On Dealing With Life’s Crappy Situations

Springtime in Melbourne.

Acceptance is a small, quiet room. – Cheryl Strayed

Sometimes in life, you have moments where you look at every facet of your existence and you realise everything is going extraordinarily well.

Not so much in terms of: I won the lottery and I’m going to live my wildest dreams! Vegas, here I come, baby!

More like your social life is pumping and you’re really liking your job. You’re eating well and exercising, so you’re feeling hot to trot. Perhaps there’s an exciting new person on the scene as a result of this heat radiating off your body and my goodness, they actually seem to be interested in you for once (doesn’t it truly feel like magic when that happens?). Or perhaps you’re experiencing a revival of passion with your love of the ages.

Whatever the case, it feels like the stars are aligning and you have a moment where you think: Yeah. Things are pretty darn good right now. I’m one lucky punk.

I find these moments to be quite bittersweet, because they don’t last. Something will soon give. Sometimes this happens the very next day.

You’ll have a fight with a friend. You’ll somehow injure yourself during a yoga class of all things and won’t be able to exercise for a few weeks. You’ll have a really great date with your new love interest, only to have them inexplicably ghost you. You’ll have a bad week at your workplace and you’ll rue the day you ever chose to march down that particular career path, ignoring the fact that you were 18 years old at the time and didn’t really know any better.

Like everything in life, these moments of happiness are fleeting. This is something I’ve been constantly reminding myself of late, whilst events in my own life have been waning towards the other end of the spectrum.

When Isaac Newton lay down his laws of physics, he noted in his third law that all forces in the universe occur in equal but oppositely directed pairs. Or when formally and simply stated, for every action, there is an equal and opposite reaction. The beauty of the third law is it doesn’t just apply to science – it works for everything.

Put simply, if you have those rare moments in life where everything is going exceedingly and astonishingly well, you’re going to have similar moments where things are so bad that you constantly question why you bother getting out of bed every morning.

And the problem with these moments too, is that they don’t just come out of nowhere. You’d be very unlucky if you woke up one day and every single aspect of your life had turned to rubbish. There’s usually some kind of momentum building along the way – which can go on for months – culminating in that one moment where you look around you and all you can do is groan and hope to goodness it passes quickly.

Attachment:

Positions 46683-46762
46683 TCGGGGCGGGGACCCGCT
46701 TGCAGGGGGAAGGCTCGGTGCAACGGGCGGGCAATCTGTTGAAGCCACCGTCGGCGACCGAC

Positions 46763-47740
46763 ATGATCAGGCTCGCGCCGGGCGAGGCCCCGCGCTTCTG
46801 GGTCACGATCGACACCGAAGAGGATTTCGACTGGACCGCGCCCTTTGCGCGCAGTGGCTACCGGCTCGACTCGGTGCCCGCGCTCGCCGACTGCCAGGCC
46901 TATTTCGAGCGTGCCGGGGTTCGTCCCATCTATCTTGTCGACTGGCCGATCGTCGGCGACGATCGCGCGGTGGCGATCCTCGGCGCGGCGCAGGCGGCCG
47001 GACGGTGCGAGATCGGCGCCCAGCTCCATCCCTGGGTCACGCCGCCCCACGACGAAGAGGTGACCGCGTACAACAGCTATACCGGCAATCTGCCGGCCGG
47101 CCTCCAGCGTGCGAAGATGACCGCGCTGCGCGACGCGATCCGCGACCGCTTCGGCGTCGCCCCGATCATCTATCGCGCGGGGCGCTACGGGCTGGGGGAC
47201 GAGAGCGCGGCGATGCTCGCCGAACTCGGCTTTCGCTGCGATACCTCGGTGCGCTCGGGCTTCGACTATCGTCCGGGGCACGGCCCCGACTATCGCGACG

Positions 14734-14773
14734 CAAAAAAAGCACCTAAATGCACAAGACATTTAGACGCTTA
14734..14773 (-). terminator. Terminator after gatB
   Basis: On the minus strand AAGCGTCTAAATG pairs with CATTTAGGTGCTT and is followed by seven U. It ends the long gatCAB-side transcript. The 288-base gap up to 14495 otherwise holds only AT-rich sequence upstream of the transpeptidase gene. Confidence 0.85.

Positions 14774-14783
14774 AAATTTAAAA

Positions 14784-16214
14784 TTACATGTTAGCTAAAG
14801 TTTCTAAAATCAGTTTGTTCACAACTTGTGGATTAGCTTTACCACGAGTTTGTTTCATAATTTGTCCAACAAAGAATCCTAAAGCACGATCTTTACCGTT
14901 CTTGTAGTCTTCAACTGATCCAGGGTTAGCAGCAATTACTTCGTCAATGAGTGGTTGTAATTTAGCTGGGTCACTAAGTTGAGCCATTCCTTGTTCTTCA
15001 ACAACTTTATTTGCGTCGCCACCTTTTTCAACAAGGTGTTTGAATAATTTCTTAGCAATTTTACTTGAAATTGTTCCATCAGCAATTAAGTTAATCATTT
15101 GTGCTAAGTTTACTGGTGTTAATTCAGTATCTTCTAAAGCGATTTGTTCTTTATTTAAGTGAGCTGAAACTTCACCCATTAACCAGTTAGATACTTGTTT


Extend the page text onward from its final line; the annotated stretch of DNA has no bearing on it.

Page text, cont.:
I had a moment like this just the other day – where things hadn’t been grand for months. Worse still, less than a week ago I had believed there to be an end in sight. I was extraordinarily pleased about this and when the situation turned around for the worst again, I wasn’t exactly a happy camper. There was a lot of internal screaming and one clear moment were I was convinced I was having a nervous breakdown, although I couldn’t know for sure, having never actually had one before.

After wallowing in self-pity for a bit, I eventually realised that the best thing I could do in this particular scenario, was just accept it. Accept all the things that were happening were not actually a conspiracy against me – it’s just life. Sometimes things in life are really good. Sometimes they’re awful. Mostly they’re just mediocre and that’s okay too.

As a book-devouring extrovert, I find comfort in words and people and one of my friends made a good point, when she offered up a fun new idiom: Augen zu und durch. This is a German expression which translates to: “eyes closed and through”. I find this statement to be so sensible (and thus, typically German) because it really is all you can do. Grit your teeth and walk through the fire. You’ll be stronger for it when you come out the other end.

I accepted the situation as it was and woke up this morning with a lightness in my heart, able to once again appreciate things like the sun shining brightly on the last day of winter, the bus driver who asked how my day was going, the taste of the ham and cheese croissant that I bought as a treat for breakfast today. As the Cheryl Strayed quote at the top of this post suggests, acceptance is best done without fanfare and it is really quite a humbling experience.

I’m not saying that this is the magical solve all solution. You’ll still have moments where you feel down and frustrated because nothing seems to be going right and you wonder why you can’t just catch a break.

But what it does is give you faith. Faith that everything will get good again, or at least mediocre. And so life goes.

Is this something you can relate to?

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LC can often be found nursing a cup of green tea, with her head in a book. She is a writer, video editor and professional cheese eater. Her life's aspiration is to one day live on a farm in Tasmania with 11 dogs, a Shetland pony and several pygmy goats. Follow along on Facebook or sign up to the monthly newsletter.

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Ashley - September 1, 2017

Interesting read, LC! This concept is definitely relevant for me at the current moment. I think I tend to stay in a state of denial at times, but perhaps acceptance is what I need to consider instead.

    LC - September 3, 2017

    I honestly think it is the best thing to do for sanity’s sake. I will say, I was in a better mood after writing this until I got to work and found myself having to accept the fact that some monster had eaten the pizza that I’d left in the fridge for lunch. It’s hard, sometimes!

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